Collaborative engagement was an integral part of the process of iterating and communicating the masterplan and proposals for the future of St George’s Barracks. A structured programme of both stakeholder and public consultation was undertaken throughout the development of the masterplan. The objective was to ensure the active, meaningful and continued involvement of the public, local communities and stakeholders throughout the planning process, to support the development of a final masterplan that responded to the local community and had a sense of place and character.

St George’s Barracks

This was undertaken through a variety of mediums including a media, leaflets, member briefings, public exhibitions, roadshows, stakeholder and local community workshops and focus group sessions, one-to-one meetings with stakeholders as well as a dedicated project website.

St George’s Barracks offers the opportunity to:

  • Provide a compact new community of 2,215 homes, making most efficient use of brownfield land
  • Create a 125 hectare country park serving an important ecology and biodiversity function, as well as offering a range of recreational activities
  • Capture land value uplift to pay for high quality public realm, services and upfront infrastructure – and allow better quality homes at lower costs
  • Integrate airfield features within the masterplan, including the line of the runways and their associated tracks
  • Protect a listed Thor Missile site within a heritage and ecology zone
  • Create a network of foot, cycle and bridleways throughout the site
  • Provide a new primary school early in the development process
  • Provide a 5 hectare business zone located around those existing business on the site, with a further 9 hectares of employment provision integrated within the new community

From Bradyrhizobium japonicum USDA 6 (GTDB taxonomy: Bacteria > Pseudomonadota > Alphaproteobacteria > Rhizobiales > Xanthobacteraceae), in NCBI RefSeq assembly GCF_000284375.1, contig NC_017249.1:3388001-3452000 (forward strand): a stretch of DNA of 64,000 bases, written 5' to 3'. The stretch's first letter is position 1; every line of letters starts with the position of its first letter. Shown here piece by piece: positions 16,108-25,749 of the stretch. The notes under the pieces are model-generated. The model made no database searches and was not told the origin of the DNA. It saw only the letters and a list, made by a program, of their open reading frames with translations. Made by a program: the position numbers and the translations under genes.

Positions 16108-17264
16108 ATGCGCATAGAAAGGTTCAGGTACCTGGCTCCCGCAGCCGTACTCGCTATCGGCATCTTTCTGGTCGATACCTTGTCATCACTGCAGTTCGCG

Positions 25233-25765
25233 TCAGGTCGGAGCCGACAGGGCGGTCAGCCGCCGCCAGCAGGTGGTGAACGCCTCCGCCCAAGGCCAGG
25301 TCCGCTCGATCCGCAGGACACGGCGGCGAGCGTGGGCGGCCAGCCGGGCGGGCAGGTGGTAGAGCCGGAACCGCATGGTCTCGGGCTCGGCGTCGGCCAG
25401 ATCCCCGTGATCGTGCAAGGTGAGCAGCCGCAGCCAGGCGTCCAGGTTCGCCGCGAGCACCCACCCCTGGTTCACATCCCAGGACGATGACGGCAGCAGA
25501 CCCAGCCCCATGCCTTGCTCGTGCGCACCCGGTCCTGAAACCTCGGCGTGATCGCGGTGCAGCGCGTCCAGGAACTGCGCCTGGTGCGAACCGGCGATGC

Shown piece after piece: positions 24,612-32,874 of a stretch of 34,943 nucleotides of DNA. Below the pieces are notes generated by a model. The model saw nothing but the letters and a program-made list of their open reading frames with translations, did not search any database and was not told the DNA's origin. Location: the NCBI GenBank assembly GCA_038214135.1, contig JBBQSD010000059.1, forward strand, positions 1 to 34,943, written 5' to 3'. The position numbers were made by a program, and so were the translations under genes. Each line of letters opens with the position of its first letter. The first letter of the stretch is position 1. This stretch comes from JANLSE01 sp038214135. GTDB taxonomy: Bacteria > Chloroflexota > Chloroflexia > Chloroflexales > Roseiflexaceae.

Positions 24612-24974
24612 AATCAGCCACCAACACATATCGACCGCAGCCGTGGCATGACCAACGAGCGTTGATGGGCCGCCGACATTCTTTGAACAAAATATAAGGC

• Establish substantial new woodland and other habitats, alongside local food production
  • Enhance the tourism offer for which Rutland is renowned, particularly given the proximity to Rutland Water
  • Address capacity issues by making available a ready supply of land to SME builders, self-build, housing associations, overseas housebuilders, institutional investors (for the private rented sector) as well as the existing large housebuilders
  • Protect historic towns and villages across Rutland from being ringed by endless poor quality and unpopular housing estates.
St George’s Barracks

The final masterplan provides a considered design response and is underpinned by a robust baseline assessment and provides the evidence base for a policy on the redevelopment of the site for the Local Plan. The vision is for a new ‘Community for Life’, a place where its residents live, work and socialise. It was designed in accordance with the principles of a garden village and the regeneration takes a ‘whole life, whole site’ approach.   Consequently the site was allocated within the Local Plan and went on to be awarded £30 million of HIF funding.


Site allocated




300 hectares

Partners & collaborators

  • RegenCo
  • CampbellReith
  • BBP Regeneration
  • Daedalus Environmental